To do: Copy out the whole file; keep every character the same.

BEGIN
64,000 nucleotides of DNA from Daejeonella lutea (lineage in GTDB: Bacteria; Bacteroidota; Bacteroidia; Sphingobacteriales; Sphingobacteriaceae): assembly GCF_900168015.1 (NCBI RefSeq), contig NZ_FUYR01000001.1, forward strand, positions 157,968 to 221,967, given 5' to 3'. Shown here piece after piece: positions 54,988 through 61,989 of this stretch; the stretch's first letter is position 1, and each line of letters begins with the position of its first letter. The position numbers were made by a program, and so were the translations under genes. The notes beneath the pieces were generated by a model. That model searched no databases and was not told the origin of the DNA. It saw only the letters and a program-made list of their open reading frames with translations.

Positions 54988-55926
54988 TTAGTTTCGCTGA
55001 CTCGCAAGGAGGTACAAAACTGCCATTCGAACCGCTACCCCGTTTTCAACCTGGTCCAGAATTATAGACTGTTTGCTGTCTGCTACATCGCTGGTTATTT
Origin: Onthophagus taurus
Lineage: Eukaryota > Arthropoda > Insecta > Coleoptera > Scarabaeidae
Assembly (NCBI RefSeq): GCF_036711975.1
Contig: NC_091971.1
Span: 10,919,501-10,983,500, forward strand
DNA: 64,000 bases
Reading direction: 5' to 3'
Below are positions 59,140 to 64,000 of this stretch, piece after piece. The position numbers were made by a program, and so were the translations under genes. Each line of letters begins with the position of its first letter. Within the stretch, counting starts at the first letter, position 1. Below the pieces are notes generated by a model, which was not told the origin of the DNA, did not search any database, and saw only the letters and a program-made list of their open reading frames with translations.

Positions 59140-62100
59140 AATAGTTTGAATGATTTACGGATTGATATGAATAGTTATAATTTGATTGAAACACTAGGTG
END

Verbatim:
64,000 nucleotides of DNA from Daejeonella lutea (lineage in GTDB: Bacteria; Bacteroidota; Bacteroidia; Sphingobacteriales; Sphingobacteriaceae): assembly GCF_900168015.1 (NCBI RefSeq), contig NZ_FUYR01000001.1, forward strand, positions 157,968 to 221,967, given 5' to 3'. Shown here piece after piece: positions 54,988 through 61,989 of this stretch; the stretch's first letter is position 1, and each line of letters begins with the position of its first letter. The position numbers were made by a program, and so were the translations under genes. The notes beneath the pieces were generated by a model. That model searched no databases and was not told the origin of the DNA. It saw only the letters and a program-made list of their open reading frames with translations.

Positions 54988-55926
54988 TTAGTTTCGCTGA
55001 CTCGCAAGGAGGTACAAAACTGCCATTCGAACCGCTACCCCGTTTTCAACCTGGTCCAGAATTATAGACTGTTTGCTGTCTGCTACATCGCTGGTTATTT
Origin: Onthophagus taurus
Lineage: Eukaryota > Arthropoda > Insecta > Coleoptera > Scarabaeidae
Assembly (NCBI RefSeq): GCF_036711975.1
Contig: NC_091971.1
Span: 10,919,501-10,983,500, forward strand
DNA: 64,000 bases
Reading direction: 5' to 3'
Below are positions 59,140 to 64,000 of this stretch, piece after piece. The position numbers were made by a program, and so were the translations under genes. Each line of letters begins with the position of its first letter. Within the stretch, counting starts at the first letter, position 1. Below the pieces are notes generated by a model, which was not told the origin of the DNA, did not search any database, and saw only the letters and a program-made list of their open reading frames with translations.

Positions 59140-62100
59140 AATAGTTTGAATGATTTACGGATTGATATGAATAGTTATAATTTGATTGAAACACTAGGTG